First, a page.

Police investigate anti-Free State vandalism

Administrators evaluate causes for animosity

By Cortlynn Stark, Nikk McCollum, Zia Kelly, and

Police are investigating vandalism to a First Student school bus, which was tagged with a racial insult and other swear words directed at Free State High School.

The incident came a few days after a racial slur was sprayed with shaving cream on the Lawrence High School football field, leading up to last week’s rivalry football game.

“While we don’t know who is responsible for the damage to the bus, it’s especially disappointing that this happened after what we viewed as a unified response of disgust from the school district and both of our high schools last week to vandalism on one of our campuses,” said Superintendent Rick Doll, who spoke before Friday’s football game (See those comments here). “The district continues its equity work in our schools and will use both of these incidents as realistic examples to spur deeper discussion around the sensitive issues of race and racism.”

Pictures of the vandalized bus were posted on Twitter on Sunday by a Free State student. Blue paint was used to mark the bus. (You can see images on our Storify page.)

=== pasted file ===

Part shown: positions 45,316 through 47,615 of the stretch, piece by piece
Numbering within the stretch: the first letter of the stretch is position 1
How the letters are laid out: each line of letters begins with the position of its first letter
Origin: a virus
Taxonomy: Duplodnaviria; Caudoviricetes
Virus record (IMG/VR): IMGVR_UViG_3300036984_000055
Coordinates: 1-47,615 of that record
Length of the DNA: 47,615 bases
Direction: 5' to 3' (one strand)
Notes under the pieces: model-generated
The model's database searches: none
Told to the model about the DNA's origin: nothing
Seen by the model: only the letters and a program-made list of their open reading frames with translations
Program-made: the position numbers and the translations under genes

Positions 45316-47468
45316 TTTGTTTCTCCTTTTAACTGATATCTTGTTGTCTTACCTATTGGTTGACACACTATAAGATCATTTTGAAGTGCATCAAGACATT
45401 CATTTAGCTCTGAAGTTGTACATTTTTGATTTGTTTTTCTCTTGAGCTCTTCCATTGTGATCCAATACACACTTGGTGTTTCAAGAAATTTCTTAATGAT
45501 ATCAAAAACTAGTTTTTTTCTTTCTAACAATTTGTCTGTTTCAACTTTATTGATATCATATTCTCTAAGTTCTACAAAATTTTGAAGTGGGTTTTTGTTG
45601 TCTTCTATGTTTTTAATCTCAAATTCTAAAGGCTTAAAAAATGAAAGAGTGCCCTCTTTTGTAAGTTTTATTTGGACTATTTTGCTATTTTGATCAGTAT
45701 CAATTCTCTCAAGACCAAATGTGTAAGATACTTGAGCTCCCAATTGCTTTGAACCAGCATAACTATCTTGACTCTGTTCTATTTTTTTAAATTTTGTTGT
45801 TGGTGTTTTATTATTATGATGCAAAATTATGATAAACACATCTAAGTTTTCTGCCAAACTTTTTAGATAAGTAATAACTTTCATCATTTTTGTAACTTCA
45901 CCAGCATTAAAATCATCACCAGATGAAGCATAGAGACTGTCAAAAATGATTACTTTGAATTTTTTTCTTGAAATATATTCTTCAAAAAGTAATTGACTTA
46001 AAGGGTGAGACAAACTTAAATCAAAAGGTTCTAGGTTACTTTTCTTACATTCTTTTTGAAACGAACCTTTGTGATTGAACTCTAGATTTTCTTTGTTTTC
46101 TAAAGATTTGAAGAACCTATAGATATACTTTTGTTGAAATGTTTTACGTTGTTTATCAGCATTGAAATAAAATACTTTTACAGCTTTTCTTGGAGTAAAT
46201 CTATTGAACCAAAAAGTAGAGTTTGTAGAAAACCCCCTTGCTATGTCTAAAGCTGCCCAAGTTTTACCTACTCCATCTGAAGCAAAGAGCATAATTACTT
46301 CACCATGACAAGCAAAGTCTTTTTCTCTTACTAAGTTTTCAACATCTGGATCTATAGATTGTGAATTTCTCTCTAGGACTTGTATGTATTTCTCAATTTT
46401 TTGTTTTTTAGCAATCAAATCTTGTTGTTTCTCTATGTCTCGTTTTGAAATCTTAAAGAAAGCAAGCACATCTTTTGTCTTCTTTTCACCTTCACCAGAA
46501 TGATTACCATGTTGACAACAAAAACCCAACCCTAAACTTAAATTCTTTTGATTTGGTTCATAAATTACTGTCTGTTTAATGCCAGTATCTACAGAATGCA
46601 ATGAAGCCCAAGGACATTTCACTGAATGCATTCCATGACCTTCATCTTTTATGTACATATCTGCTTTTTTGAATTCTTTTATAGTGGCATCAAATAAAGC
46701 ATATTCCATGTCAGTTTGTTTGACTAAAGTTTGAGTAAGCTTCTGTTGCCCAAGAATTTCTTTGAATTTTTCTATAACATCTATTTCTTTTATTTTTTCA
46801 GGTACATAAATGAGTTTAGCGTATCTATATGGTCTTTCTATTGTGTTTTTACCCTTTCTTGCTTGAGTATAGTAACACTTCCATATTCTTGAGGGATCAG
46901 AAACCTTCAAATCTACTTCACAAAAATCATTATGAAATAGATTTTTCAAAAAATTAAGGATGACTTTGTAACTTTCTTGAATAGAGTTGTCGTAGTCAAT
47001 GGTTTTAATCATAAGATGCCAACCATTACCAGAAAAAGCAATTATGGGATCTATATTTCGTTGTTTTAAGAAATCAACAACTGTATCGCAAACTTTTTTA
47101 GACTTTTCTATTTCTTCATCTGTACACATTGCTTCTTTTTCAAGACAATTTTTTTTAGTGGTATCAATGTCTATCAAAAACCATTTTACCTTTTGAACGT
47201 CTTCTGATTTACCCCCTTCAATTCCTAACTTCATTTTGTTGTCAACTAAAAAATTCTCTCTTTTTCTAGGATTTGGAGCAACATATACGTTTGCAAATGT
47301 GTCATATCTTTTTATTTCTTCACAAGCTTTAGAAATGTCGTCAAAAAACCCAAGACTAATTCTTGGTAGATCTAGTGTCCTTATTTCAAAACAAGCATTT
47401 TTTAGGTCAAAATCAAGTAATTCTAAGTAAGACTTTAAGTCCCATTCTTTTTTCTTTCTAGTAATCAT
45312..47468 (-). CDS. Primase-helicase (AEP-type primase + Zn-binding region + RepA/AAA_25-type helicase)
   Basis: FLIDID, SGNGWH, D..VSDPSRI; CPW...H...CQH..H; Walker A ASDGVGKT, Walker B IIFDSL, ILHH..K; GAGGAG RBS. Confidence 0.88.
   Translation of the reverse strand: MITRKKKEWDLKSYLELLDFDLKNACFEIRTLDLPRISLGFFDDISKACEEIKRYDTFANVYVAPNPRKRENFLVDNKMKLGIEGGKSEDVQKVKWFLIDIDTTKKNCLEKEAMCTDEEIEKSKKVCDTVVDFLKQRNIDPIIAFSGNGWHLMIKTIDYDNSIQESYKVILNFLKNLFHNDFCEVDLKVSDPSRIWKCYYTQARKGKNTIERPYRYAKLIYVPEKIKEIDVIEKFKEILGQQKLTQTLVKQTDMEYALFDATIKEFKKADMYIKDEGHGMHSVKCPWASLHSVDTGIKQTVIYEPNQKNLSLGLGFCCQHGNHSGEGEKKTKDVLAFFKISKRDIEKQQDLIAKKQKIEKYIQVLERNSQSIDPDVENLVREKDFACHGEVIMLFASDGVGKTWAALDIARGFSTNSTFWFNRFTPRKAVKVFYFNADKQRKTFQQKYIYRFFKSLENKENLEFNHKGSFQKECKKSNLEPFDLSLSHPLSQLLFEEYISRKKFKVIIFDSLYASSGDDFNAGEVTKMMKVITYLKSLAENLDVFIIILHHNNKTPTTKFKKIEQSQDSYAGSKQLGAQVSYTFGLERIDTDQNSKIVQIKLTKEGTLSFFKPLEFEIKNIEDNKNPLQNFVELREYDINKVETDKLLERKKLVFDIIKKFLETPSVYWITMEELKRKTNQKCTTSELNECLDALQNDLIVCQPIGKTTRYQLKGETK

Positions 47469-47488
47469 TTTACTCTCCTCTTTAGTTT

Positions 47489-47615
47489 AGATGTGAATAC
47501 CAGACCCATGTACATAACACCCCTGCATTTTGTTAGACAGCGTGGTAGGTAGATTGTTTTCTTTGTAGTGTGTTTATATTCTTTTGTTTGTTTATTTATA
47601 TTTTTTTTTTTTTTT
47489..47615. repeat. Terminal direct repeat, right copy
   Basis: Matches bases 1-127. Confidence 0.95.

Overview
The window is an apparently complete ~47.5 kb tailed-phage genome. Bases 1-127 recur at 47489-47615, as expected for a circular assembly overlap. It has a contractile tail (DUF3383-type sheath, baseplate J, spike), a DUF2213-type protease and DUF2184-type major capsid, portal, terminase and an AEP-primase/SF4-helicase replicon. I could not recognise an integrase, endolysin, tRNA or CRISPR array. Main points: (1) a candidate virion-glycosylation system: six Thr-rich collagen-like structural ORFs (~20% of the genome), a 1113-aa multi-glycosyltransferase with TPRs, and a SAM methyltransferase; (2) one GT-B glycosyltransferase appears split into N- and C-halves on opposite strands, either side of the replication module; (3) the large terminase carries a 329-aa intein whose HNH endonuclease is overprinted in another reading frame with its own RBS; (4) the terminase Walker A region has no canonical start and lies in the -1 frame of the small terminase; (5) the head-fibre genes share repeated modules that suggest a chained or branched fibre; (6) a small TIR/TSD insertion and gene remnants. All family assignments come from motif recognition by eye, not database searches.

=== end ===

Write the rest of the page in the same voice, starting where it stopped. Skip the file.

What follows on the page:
The bus transports district students but wasn’t parked at the First Student or district facilities. First Student sometimes park buses elsewhere and this one was left in the 4300 block of West Sixth Street during the weekend. First Student has filed a police report.

Police are investigating. Last week, with the help of school resource officers, they quickly identified the five Free State students who were responsible for the vandalism at Lawrence High.

“Obviously, the short team will be to deal with the kids who did it and like Free State was able to determine the kids who were the ones to come over here, we will determine who the kids are and if they are even kids who go here, and we deal with that and assign whatever consequence is appropriate,” assistant principal Mike Norris said.

He said the crimes have raised serious questions, and administrators will be discussing the issue the district’s equity team.

“I don’t know what the easy answer to this is,” Norris said. “It makes you wonder if it’s just a couple of kids being dumb or if it is a schematic of something bigger. Something that our community needs to deal with. I don’t know which it is. One of things we are doing is trying to figure that out.”